to execute as if it were one statement to the machine, when I have
potentially dozens of things going on at once (or as close to it as makes 
no difference)?

I personnaly have taken a traditional locking model approach, which is why
I've stayed out of the conversation on C&C vs. S&S.  You can read up on my
approach (among others) in the archives under the 'Event Handling' and
'DBs and Events' threads from earlier this year, if you haven't already.

[...]

> I would like to see far more discussion of commercial issues on this list.
> Commercial acceptance of a product is a major test of the quality of the
> design (admittedly not the only test). Opting out of the commercial arena
> allows one a degree of freedom which is often counterproductive.

It's not the freedom that is counterprodutive, merely the lack of the
same amount of discipline in the approach that is counter productive.
Granted, the lack of $-in-hand customers and [angry] investors is
condusive to a more lax developement environment, but it is not the cause
of the problem.  :)

> Our
> current commercial internet applications have been improved, dramatically,
> by customer feedback. As clever as we were (and we are quite clever), the
> market is smarter. Balancing the interests of our clients, their clients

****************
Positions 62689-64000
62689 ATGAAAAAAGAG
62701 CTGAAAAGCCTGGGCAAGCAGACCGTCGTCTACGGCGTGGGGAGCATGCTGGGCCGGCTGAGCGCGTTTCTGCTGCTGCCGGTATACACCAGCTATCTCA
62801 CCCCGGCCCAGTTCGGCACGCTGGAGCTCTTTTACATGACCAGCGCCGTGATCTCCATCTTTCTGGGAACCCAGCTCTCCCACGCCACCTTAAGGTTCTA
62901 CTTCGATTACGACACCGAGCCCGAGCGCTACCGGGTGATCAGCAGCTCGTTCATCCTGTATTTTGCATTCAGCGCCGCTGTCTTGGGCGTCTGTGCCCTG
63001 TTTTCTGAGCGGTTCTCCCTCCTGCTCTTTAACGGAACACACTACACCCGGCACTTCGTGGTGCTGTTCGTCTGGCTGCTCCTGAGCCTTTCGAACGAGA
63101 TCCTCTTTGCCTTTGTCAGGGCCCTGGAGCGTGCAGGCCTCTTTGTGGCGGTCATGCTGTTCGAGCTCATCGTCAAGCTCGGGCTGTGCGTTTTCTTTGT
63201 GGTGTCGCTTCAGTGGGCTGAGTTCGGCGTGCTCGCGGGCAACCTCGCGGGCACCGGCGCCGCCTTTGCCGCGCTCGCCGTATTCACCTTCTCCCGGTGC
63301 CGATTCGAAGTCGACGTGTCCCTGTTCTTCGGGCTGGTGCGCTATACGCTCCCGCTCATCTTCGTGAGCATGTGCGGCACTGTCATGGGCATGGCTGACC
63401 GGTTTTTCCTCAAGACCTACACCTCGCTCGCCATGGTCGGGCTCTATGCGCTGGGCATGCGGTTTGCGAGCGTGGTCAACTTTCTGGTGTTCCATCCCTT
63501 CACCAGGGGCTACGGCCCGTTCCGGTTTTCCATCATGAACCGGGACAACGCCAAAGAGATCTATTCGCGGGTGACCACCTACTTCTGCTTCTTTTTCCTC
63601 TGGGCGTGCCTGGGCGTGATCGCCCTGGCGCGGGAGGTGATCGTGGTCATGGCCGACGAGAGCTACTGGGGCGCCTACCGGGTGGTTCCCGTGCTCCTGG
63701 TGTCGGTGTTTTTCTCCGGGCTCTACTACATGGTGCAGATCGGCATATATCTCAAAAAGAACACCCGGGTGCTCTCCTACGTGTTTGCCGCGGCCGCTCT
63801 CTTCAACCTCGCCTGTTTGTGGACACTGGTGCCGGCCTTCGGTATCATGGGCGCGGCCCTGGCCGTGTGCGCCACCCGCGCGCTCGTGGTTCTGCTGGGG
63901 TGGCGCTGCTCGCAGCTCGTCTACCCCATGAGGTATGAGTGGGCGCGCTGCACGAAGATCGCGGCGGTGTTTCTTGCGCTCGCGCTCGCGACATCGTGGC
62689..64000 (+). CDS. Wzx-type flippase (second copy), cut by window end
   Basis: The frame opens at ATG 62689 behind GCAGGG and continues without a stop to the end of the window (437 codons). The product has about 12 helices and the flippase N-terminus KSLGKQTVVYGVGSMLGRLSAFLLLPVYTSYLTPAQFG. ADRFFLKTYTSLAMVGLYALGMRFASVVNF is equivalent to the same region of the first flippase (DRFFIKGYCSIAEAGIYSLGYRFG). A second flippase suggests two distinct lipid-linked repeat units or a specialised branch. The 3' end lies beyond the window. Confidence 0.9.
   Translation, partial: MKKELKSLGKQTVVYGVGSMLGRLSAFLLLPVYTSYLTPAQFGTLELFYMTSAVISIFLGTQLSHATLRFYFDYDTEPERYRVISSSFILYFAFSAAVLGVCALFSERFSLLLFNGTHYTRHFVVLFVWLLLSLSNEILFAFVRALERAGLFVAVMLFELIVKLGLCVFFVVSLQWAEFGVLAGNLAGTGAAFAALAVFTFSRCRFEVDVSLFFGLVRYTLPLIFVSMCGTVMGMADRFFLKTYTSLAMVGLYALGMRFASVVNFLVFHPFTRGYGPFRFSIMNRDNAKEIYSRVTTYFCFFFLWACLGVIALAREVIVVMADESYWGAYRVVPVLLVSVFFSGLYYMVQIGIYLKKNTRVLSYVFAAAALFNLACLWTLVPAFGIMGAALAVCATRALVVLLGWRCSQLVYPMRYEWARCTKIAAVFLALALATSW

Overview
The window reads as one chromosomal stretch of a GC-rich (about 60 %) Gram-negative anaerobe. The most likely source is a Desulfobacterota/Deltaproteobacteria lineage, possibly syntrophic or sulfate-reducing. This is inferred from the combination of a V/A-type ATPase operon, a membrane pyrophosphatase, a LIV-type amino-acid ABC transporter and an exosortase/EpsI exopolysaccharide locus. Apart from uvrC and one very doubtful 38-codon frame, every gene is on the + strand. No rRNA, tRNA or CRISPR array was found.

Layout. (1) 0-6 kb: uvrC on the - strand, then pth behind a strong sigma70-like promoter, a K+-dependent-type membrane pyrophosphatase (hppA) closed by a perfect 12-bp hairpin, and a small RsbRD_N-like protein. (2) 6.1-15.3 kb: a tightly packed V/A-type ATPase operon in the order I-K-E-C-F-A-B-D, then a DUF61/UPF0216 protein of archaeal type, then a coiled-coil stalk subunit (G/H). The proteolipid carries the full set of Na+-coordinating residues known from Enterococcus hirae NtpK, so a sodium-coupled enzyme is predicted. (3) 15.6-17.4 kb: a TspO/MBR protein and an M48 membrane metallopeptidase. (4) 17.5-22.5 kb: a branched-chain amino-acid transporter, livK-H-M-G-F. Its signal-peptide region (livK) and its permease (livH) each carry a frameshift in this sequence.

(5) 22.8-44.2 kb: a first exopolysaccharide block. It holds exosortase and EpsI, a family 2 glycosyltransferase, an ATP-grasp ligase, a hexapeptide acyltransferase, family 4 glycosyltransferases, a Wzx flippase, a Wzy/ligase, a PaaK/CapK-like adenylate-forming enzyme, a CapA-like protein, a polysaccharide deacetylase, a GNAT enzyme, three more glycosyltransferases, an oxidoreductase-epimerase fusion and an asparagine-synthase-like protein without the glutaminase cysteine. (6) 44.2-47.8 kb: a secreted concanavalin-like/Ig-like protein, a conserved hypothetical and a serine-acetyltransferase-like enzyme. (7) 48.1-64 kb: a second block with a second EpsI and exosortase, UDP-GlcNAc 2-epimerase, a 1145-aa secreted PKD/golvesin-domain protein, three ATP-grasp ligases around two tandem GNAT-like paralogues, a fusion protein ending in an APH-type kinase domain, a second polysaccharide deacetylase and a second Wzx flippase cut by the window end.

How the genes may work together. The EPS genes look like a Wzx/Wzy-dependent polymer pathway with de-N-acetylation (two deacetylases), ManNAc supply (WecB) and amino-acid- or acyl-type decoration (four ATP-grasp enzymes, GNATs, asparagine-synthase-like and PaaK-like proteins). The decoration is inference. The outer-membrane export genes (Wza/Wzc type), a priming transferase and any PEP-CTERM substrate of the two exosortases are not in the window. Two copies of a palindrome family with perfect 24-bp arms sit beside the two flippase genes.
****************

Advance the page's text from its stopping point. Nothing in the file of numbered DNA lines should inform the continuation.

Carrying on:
> and system users has improved the product beyond our original expecations
> of what was possible. I am sure that will be the case with my virtual
> world.

Again, I don't see any reason the same approach can't be taken with a
hobby product... I don't know of any where it HAS been taken, but that
doesn't mean it CAN'T be done.  ;)
 
[...]

> One fact of life on the internet (I have learned from my wife's single
> women friends in the 30-50 age range) is they now let "anybody" in. When a
> lot of these people started using the net is was a somewhat exclusive club
> due to technical complexity and economic issues. This made it an attractive
> place to meet people. (I know of at least 3 marriages and several more
> long-term relationship which were spawned on the internet.) Is it possible
> to recreate that original spirit and sense of a "special place"?

I'd say this list succeeds, at least IMHO.  *kudos* to JC and all who have
worked _very_ hard over the years.
 
> If you go advertising supported, you run the risks of network television.
> Advertising means two things, numbers (of households) and demographics. Can
> you maintain creative control when advertisers demand greater numbers of
> households or more penetration into specific demographic groups. A world
> with a million players will be an attractive market for advertisers...but
> will your product devolve to level of WB sitcoms to reach it?

About all I have to say here (my major reason for not even considering
such a move): least common denominator.  I don't think I could tolerate
working on a project that had that as a goal.  I abhor the level that TV
[far too] often stoops to, and don't miss having a TV around at all.

I can picture it...

TAA - TV Addicts Anonymous...
  "Hi, my name is Greg, and I've been w/o TV in my life for 6 months!"

  <from the crowd>
  "Hi Greg!"

*snicker*

[... Dr. Cat's Sig ...] 

> >
> 
> 
> 
> -- 
> MUD-Dev: Advancing an unrealised future.


Sig?  I've noticed several ppl w/o them of late...


-Greg 


--
MUD-Dev: Advancing an unrealised future.